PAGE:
The investigator should determine whether the employer was aware of any other instances of harassment and if so what was the response. Where appropriate the Commission will expand the case to include class claims.17

Example - Charging Party (CP) alleges that her supervisor made unwelcome sexual advances toward her on frequent occasions while they were alone in his office. The supervisor denies this allegation. No one witnessed the alleged advances. CP's inability to produce eyewitnesses to the harassment does not defeat her claim. The resolution will depend on the credibility of her allegations versus that of her supervisor's. Corroborating, credible evidence will establish her claim. For example, three co-workers state that CP looked distraught on several occasions after leaving the supervisor's office, and that she informed them on those occasions that he had sexually propositioned and touched her. In addition, the evidence shows that CP had complained to the general manager of the office about the incidents soon after they occurred. The corroborating witness testimony and her complaint to higher management would be sufficient to establish her claim. Her allegations would be further buttressed if other employees testified that the supervisor propositioned them as well.

If the investigation exhausts all possibilities for obtaining corroborative evidence, but finds none, the Commission may make a cause finding based solely on a reasoned decision to credit the charging party's testimony.18

In a "quid pro quo" case, a finding that the employer's asserted reasons for its adverse action against the charging party are pretextual will usually establish a violation.19 The investigation should determine the validity of the employer's reasons for the charging party's termination. If they are pretextual and if the sexual harassment occurred, then it should be inferred that the charging party was terminated for rejecting the employer's sexual advances, as she claims. Moreover, if the termination occurred because the victim complained, it would be appropriate to find, in addition, a violation of section 704(a).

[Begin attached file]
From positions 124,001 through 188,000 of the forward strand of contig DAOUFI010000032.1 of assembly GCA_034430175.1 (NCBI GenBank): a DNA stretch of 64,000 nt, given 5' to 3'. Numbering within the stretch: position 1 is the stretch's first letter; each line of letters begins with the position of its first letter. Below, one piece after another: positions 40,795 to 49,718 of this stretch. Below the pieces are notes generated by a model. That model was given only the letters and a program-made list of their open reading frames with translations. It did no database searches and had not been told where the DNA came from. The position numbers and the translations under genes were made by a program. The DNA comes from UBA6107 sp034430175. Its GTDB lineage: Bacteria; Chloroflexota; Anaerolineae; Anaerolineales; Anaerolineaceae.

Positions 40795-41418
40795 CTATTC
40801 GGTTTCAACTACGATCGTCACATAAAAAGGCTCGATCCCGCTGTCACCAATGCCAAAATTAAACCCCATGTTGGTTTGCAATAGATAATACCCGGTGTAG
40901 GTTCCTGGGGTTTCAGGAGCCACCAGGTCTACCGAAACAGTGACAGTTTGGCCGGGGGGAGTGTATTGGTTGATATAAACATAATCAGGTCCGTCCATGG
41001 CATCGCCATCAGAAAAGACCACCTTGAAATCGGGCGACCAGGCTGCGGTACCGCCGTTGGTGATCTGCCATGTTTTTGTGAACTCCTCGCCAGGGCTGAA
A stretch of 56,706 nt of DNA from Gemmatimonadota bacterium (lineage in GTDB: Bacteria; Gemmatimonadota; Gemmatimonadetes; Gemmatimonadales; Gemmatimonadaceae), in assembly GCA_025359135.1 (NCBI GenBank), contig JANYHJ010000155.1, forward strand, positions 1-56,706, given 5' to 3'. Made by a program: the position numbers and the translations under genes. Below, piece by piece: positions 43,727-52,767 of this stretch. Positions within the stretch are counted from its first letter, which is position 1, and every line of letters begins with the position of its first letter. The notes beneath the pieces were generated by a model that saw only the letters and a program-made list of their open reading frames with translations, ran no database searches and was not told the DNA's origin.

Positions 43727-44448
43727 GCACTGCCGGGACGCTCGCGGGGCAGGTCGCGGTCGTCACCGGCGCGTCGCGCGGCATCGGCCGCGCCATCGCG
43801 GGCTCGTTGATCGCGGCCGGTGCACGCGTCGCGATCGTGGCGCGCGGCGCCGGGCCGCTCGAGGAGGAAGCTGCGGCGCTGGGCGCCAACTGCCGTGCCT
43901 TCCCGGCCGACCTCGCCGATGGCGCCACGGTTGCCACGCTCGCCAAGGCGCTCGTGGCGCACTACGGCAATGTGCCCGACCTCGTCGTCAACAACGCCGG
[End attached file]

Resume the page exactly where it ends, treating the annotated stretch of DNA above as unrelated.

C. Determining Whether a Work Environment Is "Hostile"

The Supreme Court said in Vinson that for sexual harassment to violate Title VII, it must be "sufficiently severe or pervasive 'to alter the conditions of [the victim's] employment and create an abusive working environment.'" 106 S. Ct. at 2406 (quoting Henson v. City of Dundee, 682 F.2d at 904. Since "hostile environment' harassment takes a variety of forms, many factors may affect this determination, including: (1) whether the conduct was verbal or physical, or both; (2) how frequently it was repeated; (3) whether the conduct was hostile and patently offensive; (4) whether the alleged harasser was a co-worker or a supervisor; (5) whether the others joined in perpetrating the harassment; and (6) whether the harassment was directed at more than one individual.

In determining whether unwelcome sexual conduct rises to the level of a "hostile environment" in violation of Title VII, the central inquiry is whether the conduct "unreasonably interfer[es] with an individual's work performance" or creates "an intimidating, hostile, or offensive working environment." 29 C.F.R. § 1604.11(a)(3). Thus, sexual flirtation or innuendo, even vulgar language that is trivial or merely annoying, would probably not establish a hostile environment.

1) Standard for Evaluating Harassment - In determining whether harassment is sufficiently severe or pervasive to create a hostile environment, the harasser's conduct should be evaluated from the objective standpoint of a "reasonable person." Title VII does not serve "as a vehicle for vindicating the petty slights suffered by the hypersensitive." Zabkowicz v. West Bend Co., 589 F. Supp. 780, 784, 35 EPD ¶ 34, 766 (E.D. Wis. 1984). See also Ross v. Comsat, 34 FEP cases 260, 265 (D. Md. 1984), rev'd on other grounds, 759 F.2d 355 (4th Cir. 1985). Thus, if the challenged conduct would not substantially affect the work environment of a reasonable person, no violation should be found.